Crude is lower in the O/N session ($86.27 -58c). Oil on Friday surged to its highest level in two years as last months NFP convincingly beat market expectations, proof that the US economy is recovering, while the dollar recorded another weekly decline vs. its G20 allies. A positive employment report tends to be good news for the market situation. More jobs leads to increased gas demand and refinery boosting runs. The black-stuff also received support after last week’s EIA report showed that fuel supplies plummeted when refineries reduced operating rates to the lowest level in seven-months. Crude stocks rose +1.95m barrels to +368.2m vs. an expected +1.5m barrel climb. Offsetting all of these gains was the gas inventories headline print. It fell -2.69m barrels to +212.3m, the lowest level in twelvemonths. Providing a leg up was the refineries operating at +81.8% capacity last week, the weakest print in seven-months causing the crack spread (crude into oil) falling -46% in that period. Technically, the decline in stocks is primarily due to the low production numbers been witnessed. Gas stockpiles were expected to be little changed from the previous report. Distillate supplies (heating oil and diesel) decreased -3.57m to +164.9m, providing the biggest drop in over two-years. Currently. OPEC is happy with prices between $70 and $85, although an increase to $90 would not impede economic growth. Technical analysts believe on an RSI basis that the commodities price is trading close to easing. The market remains wary that the underlying fundamentals have not changed. The ‘big’ dollars value continues to push the price about.

Gold rallied to a new record on Friday, after posting the largest one-day move in twenty-months on the back of the Fed buying more debt announcement last week. Covertly, policy makers are trying to drive the greenback lower, which by default would boost the demand for precious metals as alternative investment. After Friday’s surprising NFP report, the dollar caught a break on the ‘bashing front’, despite this, commodities remained better bid, temporarily side stepping the strong inverse relationship between the two. The commodity has posted seventeen record highs in little more than five weeks in Sept and Oct. Last week, it managed to rise more than +2.9% on the week. The metal should remain in demand on speculation that steps to support growth through QE and low interest rates will boost demand for the commodity as an alternative to some currencies, the store of value theme. Any pullbacks will continued to be bought. For most of this year speculators have sought an alternative investment strategy to the historical reserve currency and have been using the commodity as a proxy for a ‘third reservable currency’, hence the reason for the record highs. The debasing fears of the dollar should have investors seeking protection in an asset with a ‘store of value’ ($1,391 -$6.40).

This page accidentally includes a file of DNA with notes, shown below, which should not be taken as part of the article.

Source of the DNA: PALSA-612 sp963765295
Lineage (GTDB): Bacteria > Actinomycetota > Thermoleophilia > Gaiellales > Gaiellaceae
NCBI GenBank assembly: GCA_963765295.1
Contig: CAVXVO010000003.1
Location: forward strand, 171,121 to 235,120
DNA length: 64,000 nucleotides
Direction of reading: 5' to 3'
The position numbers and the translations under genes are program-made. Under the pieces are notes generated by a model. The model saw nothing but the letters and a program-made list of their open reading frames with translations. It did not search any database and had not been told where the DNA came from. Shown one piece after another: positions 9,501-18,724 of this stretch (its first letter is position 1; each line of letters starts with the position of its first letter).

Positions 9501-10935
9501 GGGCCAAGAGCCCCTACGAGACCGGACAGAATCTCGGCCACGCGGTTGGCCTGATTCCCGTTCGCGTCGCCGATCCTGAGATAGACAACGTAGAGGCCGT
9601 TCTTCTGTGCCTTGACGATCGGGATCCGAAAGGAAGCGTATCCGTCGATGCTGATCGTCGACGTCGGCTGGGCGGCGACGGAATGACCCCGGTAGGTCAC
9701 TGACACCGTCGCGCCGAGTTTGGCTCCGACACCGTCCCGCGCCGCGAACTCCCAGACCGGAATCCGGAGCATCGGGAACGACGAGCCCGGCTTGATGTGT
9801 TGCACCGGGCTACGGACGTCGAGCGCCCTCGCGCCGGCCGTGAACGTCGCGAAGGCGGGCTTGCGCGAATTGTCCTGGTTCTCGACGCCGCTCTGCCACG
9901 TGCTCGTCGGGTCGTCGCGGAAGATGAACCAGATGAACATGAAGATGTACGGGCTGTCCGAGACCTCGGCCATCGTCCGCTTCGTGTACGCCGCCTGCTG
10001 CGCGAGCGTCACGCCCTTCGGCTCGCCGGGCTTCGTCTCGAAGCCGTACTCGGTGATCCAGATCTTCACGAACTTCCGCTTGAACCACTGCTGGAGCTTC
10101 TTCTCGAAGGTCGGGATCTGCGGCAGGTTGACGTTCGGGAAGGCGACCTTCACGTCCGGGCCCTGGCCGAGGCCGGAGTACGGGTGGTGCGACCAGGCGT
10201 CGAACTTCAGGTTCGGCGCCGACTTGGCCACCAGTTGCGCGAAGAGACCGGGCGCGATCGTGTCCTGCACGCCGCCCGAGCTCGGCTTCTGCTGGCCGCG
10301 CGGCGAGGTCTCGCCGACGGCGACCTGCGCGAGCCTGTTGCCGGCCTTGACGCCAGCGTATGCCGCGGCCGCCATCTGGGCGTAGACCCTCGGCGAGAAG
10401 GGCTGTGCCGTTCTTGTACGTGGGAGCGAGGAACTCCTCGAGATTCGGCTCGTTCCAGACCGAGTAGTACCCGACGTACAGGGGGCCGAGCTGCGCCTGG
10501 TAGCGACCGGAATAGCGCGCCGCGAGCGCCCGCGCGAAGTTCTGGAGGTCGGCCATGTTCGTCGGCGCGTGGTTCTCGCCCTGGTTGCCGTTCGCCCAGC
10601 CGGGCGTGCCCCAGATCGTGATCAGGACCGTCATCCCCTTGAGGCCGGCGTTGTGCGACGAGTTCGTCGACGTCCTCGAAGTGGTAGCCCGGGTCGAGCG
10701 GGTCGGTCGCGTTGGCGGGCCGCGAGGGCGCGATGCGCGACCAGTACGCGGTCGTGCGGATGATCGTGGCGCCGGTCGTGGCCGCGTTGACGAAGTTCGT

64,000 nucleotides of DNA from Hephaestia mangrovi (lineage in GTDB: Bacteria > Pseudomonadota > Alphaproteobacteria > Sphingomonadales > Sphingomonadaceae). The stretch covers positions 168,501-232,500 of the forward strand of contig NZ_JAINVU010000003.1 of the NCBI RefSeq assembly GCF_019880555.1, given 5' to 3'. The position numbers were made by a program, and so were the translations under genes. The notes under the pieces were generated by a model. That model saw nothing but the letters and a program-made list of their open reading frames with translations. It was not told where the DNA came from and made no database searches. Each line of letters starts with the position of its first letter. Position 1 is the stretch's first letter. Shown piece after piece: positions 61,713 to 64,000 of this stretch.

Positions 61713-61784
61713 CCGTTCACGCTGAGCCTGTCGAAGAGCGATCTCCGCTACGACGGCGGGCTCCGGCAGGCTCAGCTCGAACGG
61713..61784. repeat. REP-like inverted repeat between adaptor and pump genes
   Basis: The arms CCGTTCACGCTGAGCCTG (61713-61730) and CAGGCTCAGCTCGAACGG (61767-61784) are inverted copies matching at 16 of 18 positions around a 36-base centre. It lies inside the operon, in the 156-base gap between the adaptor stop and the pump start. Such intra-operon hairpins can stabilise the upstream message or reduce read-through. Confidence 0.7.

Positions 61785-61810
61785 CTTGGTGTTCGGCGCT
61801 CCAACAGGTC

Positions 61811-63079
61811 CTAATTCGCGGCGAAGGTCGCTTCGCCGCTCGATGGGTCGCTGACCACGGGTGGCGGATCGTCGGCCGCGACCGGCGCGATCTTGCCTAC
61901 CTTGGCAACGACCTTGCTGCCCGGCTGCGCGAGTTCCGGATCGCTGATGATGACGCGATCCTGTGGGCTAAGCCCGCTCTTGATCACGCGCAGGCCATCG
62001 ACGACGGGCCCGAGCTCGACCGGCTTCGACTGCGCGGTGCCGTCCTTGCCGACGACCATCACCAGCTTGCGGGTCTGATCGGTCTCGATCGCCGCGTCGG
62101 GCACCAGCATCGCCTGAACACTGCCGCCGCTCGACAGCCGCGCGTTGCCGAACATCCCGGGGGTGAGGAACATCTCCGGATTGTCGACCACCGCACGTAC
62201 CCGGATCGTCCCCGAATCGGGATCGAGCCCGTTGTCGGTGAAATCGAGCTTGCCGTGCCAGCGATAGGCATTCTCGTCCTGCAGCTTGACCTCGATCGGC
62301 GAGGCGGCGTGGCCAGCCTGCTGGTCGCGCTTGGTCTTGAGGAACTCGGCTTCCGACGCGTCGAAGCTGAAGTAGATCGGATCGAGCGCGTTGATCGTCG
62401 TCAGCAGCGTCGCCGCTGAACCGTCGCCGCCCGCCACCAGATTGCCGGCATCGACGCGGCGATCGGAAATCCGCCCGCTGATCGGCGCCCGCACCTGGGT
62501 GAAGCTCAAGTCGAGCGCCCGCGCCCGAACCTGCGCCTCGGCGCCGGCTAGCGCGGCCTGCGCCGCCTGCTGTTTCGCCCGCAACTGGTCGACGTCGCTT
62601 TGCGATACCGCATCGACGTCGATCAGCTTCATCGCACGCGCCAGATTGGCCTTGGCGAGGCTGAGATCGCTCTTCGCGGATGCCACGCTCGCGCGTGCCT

The Nikkei closed at 9,732 up +107. The DAX index in Europe was at 6,745 down -8; the FTSE (UK) currently is 5,865 -10. The early call for the open of key US indices is lower. The US 10-years backed up 4bp on Friday (2.53%) and are little changed in the O/N session. The FI asset class has been in a spin after the FOMC actions last week. The front end of the yield curve recorded record low yields after the Fed said it would buy an additional $600b of US debt to keep borrowing costs low and sustain the economic recovery. The tail backed up after Bernanke said they would buy fewer longer-term securities than many had anticipated. Not helping the longer maturities is the pending $72b note and bond auctions this week. From here on in the market will be talking about specific areas of the curve now that the Fed has extended its bond buying program. It will be interesting to see how much dealers are willing to charge.

This article is for general information purposes only. It is not investment advice or a solution to buy or sell securities. Opinions are the authors; not necessarily that of OANDA Corporation or any of its affiliates, subsidiaries, officers or directors. Leveraged trading is high risk and not suitable for all. You could lose all of your deposited funds.

Dean Popplewell

Dean Popplewell

Vice-President of Market Analysis at MarketPulse
Dean Popplewell has nearly two decades of experience trading currencies and fixed income instruments. He has a deep understanding of market fundamentals and the impact of global events on capital markets. He is respected among professional traders for his skilled analysis and career history as global head of trading for firms such as Scotia Capital and BMO Nesbitt Burns. Since joining OANDA in 2006, Dean has played an instrumental role in driving awareness of the forex market as an emerging asset class for retail investors, as well as providing expert counsel to a number of internal teams on how to best serve clients and industry stakeholders.
Dean Popplewell